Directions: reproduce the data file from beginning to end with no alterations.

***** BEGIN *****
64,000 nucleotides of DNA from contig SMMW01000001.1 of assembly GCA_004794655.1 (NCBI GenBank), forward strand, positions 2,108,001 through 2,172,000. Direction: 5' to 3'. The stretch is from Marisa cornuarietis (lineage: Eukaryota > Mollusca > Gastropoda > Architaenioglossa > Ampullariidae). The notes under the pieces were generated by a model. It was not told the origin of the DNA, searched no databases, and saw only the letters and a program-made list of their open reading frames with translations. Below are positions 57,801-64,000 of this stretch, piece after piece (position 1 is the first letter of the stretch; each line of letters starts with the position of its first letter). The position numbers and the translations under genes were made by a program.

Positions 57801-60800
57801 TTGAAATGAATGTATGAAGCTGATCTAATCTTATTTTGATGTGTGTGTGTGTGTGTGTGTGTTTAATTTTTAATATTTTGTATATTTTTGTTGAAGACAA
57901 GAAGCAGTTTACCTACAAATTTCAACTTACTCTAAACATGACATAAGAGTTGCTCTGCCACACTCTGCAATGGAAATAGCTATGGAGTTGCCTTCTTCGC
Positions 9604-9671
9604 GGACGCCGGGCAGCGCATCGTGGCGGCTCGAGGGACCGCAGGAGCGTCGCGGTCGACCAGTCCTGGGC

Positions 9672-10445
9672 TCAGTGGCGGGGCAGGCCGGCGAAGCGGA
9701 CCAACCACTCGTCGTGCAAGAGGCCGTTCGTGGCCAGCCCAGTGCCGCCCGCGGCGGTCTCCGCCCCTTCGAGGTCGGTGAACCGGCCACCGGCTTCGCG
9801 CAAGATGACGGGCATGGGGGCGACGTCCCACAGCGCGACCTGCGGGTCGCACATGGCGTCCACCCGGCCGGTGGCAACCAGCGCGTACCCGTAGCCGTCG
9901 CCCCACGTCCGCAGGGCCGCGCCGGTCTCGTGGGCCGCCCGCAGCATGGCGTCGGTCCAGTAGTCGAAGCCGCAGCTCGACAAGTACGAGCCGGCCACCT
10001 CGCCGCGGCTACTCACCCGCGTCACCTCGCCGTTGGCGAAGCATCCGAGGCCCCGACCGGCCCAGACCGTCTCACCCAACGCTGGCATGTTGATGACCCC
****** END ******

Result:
64,000 nucleotides of DNA from contig SMMW01000001.1 of assembly GCA_004794655.1 (NCBI GenBank), forward strand, positions 2,108,001 through 2,172,000. Direction: 5' to 3'. The stretch is from Marisa cornuarietis (lineage: Eukaryota > Mollusca > Gastropoda > Architaenioglossa > Ampullariidae). The notes under the pieces were generated by a model. It was not told the origin of the DNA, searched no databases, and saw only the letters and a program-made list of their open reading frames with translations. Below are positions 57,801-64,000 of this stretch, piece after piece (position 1 is the first letter of the stretch; each line of letters starts with the position of its first letter). The position numbers and the translations under genes were made by a program.

Positions 57801-60800
57801 TTGAAATGAATGTATGAAGCTGATCTAATCTTATTTTGATGTGTGTGTGTGTGTGTGTGTGTTTAATTTTTAATATTTTGTATATTTTTGTTGAAGACAA
57901 GAAGCAGTTTACCTACAAATTTCAACTTACTCTAAACATGACATAAGAGTTGCTCTGCCACACTCTGCAATGGAAATAGCTATGGAGTTGCCTTCTTCGC
Positions 9604-9671
9604 GGACGCCGGGCAGCGCATCGTGGCGGCTCGAGGGACCGCAGGAGCGTCGCGGTCGACCAGTCCTGGGC

Positions 9672-10445
9672 TCAGTGGCGGGGCAGGCCGGCGAAGCGGA
9701 CCAACCACTCGTCGTGCAAGAGGCCGTTCGTGGCCAGCCCAGTGCCGCCCGCGGCGGTCTCCGCCCCTTCGAGGTCGGTGAACCGGCCACCGGCTTCGCG
9801 CAAGATGACGGGCATGGGGGCGACGTCCCACAGCGCGACCTGCGGGTCGCACATGGCGTCCACCCGGCCGGTGGCAACCAGCGCGTACCCGTAGCCGTCG
9901 CCCCACGTCCGCAGGGCCGCGCCGGTCTCGTGGGCCGCCCGCAGCATGGCGTCGGTCCAGTAGTCGAAGCCGCAGCTCGACAAGTACGAGCCGGCCACCT
10001 CGCCGCGGCTACTCACCCGCGTCACCTCGCCGTTGGCGAAGCATCCGAGGCCCCGACCGGCCCAGACCGTCTCACCCAACGCTGGCATGTTGATGACCCC